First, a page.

Writing about yourself (or your business) has to be one of the hardest things to write about.  I know.  I write website content for a living and I rewrote mine completely. Three times. And I still don’t love it! So, to make your job a little easier I’ve put together my top 6 about page mistakes to avoid when writing your About page.

About pages have become the second most visited page on a website. Yet it is one that we rarely think of optimising for conversions.  It is kind of low on the priority list, a bit of an afterthought and not somewhere we think of as a good opportunity to get visitors still in the stalking stage to become red hot leads.  But it is.  If you check out OK, if the stalker connects with you, it is often enough for them cough up their email address, if not their cold hard cash.

These tips are also about saving you time, as well as snagging a few leads.  Keep them in mind when you start writing so you don’t have to go back and do a fix-up.  Going back and trying to squeeze them in can get kind of tricky.

  1. You don’t have a call to action

I know, I know. I am starting at the bottom first but this is possibly the most common mistake that businesses make.  It is way too easy for visitors to just click away, so tell them what they need to do next. Take them by the hand and guide them to where they need to go and what they need to do.

Usually it is to sign up to your email list, so an email opt in can simply be included on the page. But there are plenty of other merry little pathways that you can lead them down, depending on what your primary goals are at the time – link them to your blog, your social media account or at the very least your contact page.

  1. Where’s your social proof?

Social proof has a big impact on conversion and not including it on your About page is a missed opportunity.  So, what is social proof? In basic terms it is proof to your visitors that others have gone before them, making them feel more confident about you and what you offer.  Social proof makes visitors comfortable knowing that others like you, support you and do business with you. And it gives potential customers reassurance that you are the real deal.

Some ways you can include social proof on your About page to build trust and credibility include:

  • Testimonials
  • Mention well known brands you have worked for
  • How many followers you have on social media
  • A photo of you speaking at a conference or similar. See, you are an expert in your industry.
  • Awards you have won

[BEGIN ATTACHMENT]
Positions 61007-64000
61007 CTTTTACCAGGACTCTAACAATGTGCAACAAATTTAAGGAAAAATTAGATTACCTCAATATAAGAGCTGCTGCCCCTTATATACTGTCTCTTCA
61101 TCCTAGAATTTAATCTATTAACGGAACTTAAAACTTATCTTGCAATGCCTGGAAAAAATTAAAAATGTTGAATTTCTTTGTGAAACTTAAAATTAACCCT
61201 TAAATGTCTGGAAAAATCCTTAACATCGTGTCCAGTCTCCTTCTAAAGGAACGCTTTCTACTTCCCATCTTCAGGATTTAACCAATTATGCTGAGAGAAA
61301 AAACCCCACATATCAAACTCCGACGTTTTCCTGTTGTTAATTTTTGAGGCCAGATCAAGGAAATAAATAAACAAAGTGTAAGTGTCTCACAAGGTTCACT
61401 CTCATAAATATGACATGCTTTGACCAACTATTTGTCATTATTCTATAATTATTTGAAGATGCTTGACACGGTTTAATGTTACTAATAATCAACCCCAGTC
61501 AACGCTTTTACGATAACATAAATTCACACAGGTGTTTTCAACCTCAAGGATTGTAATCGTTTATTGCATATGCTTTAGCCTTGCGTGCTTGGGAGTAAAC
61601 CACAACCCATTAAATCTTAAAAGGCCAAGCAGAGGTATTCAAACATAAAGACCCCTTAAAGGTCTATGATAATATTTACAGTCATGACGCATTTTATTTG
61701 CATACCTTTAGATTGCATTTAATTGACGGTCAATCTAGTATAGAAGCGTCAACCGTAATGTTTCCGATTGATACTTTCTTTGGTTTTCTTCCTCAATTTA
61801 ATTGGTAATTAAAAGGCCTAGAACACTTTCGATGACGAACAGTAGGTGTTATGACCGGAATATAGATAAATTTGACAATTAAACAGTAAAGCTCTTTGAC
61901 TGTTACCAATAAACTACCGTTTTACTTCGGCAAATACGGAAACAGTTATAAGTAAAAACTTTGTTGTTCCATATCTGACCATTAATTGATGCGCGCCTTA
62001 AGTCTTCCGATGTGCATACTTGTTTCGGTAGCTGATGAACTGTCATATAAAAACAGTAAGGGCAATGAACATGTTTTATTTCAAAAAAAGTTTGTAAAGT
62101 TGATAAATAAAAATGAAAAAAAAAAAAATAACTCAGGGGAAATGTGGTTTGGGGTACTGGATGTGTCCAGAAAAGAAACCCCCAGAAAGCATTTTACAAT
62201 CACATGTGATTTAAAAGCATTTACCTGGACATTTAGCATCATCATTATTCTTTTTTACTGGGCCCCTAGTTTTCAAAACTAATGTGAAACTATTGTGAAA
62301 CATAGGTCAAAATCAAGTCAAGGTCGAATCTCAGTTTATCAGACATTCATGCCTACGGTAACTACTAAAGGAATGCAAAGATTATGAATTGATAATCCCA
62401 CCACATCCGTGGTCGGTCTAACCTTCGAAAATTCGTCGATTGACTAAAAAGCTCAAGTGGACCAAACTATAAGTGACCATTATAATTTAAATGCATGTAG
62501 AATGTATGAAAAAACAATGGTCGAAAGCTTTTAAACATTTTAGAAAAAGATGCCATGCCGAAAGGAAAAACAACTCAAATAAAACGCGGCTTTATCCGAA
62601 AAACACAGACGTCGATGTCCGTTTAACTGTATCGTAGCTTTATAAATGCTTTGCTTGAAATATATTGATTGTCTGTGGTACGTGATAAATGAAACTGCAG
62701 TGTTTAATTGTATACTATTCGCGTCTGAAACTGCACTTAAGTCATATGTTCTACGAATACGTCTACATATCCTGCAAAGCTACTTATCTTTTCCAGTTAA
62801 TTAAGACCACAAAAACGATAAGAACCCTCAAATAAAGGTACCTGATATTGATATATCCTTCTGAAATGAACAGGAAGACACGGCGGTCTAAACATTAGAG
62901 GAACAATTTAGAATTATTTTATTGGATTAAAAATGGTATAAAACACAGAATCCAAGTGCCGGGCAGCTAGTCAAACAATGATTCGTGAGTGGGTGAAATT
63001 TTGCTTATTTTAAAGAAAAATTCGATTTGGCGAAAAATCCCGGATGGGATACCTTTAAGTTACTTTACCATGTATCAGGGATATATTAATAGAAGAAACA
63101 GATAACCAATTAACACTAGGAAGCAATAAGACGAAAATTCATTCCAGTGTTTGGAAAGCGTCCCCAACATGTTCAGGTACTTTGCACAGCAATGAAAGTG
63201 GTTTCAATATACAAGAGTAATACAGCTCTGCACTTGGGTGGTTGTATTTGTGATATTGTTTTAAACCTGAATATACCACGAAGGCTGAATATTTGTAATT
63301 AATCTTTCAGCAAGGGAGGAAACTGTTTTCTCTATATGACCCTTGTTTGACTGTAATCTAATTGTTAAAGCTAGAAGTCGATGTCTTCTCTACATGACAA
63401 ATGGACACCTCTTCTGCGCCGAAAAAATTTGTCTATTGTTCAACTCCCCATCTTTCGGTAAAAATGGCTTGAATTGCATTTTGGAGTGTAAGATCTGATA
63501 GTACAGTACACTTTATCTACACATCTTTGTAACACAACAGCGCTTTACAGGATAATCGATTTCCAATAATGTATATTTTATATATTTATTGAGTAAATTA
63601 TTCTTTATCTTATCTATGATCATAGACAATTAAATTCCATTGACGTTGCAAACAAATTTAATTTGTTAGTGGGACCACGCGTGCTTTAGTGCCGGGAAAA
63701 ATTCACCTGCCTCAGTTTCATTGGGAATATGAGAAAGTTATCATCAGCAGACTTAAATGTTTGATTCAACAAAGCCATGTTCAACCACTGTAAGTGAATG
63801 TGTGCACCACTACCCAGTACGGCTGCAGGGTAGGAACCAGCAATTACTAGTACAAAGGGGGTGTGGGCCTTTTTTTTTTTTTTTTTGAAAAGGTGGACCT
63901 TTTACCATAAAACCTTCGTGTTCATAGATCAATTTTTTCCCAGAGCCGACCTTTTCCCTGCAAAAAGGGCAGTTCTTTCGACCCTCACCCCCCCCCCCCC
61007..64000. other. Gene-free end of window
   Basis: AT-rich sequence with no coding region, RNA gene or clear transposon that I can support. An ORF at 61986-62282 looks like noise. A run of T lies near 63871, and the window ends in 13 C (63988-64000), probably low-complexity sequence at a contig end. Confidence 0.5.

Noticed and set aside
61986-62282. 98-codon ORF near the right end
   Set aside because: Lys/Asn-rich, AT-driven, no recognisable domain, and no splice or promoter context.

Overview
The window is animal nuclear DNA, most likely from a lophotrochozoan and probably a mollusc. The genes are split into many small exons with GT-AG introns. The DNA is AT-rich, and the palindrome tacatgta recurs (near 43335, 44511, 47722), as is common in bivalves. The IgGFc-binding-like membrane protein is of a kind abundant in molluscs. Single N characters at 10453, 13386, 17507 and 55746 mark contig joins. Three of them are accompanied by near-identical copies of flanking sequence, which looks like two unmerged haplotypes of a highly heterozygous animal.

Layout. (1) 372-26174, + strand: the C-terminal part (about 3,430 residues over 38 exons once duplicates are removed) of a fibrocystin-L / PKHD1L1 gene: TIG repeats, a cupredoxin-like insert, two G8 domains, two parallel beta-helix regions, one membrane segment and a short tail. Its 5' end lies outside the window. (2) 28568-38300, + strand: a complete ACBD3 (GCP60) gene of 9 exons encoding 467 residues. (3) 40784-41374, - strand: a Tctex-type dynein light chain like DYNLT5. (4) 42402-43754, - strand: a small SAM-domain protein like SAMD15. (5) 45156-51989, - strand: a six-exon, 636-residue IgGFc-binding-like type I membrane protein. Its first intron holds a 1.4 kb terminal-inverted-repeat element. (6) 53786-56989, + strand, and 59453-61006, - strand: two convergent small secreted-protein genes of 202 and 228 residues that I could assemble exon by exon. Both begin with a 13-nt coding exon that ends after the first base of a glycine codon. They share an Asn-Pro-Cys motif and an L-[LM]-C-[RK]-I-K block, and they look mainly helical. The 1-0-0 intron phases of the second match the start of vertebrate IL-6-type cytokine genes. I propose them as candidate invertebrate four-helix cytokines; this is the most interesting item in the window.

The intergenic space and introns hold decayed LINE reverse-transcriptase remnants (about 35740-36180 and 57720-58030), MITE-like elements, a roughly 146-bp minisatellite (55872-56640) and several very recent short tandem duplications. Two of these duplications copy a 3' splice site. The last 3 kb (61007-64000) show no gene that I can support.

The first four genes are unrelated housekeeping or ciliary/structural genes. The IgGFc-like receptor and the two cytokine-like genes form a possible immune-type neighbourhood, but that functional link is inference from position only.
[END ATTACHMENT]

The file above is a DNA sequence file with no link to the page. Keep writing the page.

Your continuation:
1. What’s your name buddy?

Sounds simple I know, but so many About pages completely miss including their name.  And I mean, a real person’s name. Not “The Used Car King” or some other spammy, creepy name that you think sounds cool.  Visitors are reading your About page because they want, no they need, to make a connection with you.  That’s unlikely to happen if they don’t know your name.

And besides how else will they stalk you more, if they don’t know who you are?

  1. What do you look like?

A photo helps people feel like they know you. It is as simple as that. And if people feel as though they know you, they can start to connect with you, which is what the aim of the game is here.  Connection, then trust, then conversion.

  1. It’s not all about you!

Your About page is all about you, right? Wrong! Well, sort of. It is not the place to drone on about your life story starting way back when you were a tiny tacker.  Try putting yourself in your customers shoes and think “what do they want to know about me and my business?” not “what do I want to tell them?”

It is important that you know your customer well. Chances are you do, so flip it and think about what value you give. People do want to know about you, but chances are they want to know how you can help them more.

  1. Stop! That’s enough

While you want to share your story, you need to tell it concisely. Your visitors are busy peeps and when you start waffling, they start clicking…..back clicking….’get me out of here as quick as you can’ clicking. Short really is sweet.

All these things are well and good but my final tip (Yes, I know that makes it seven, think of it as a bonus) should really go without saying.  But, hey, I can’t help myself.  Avoid trying to be someone you’re not.  The real you and your real story is exactly what your customers want to hear.  Because, guess what?  They haven’t heard it before.  It belongs completely to you and it sets you apart from everyone else, including your competitors.

Oh, and finally it’s OK to break up your page a bit with sub headings, images and so on.  It makes it easier on the reader, meaning they might just read till the end.

Over to you.

How did you tackle writing your About page? Do you have any tips to share?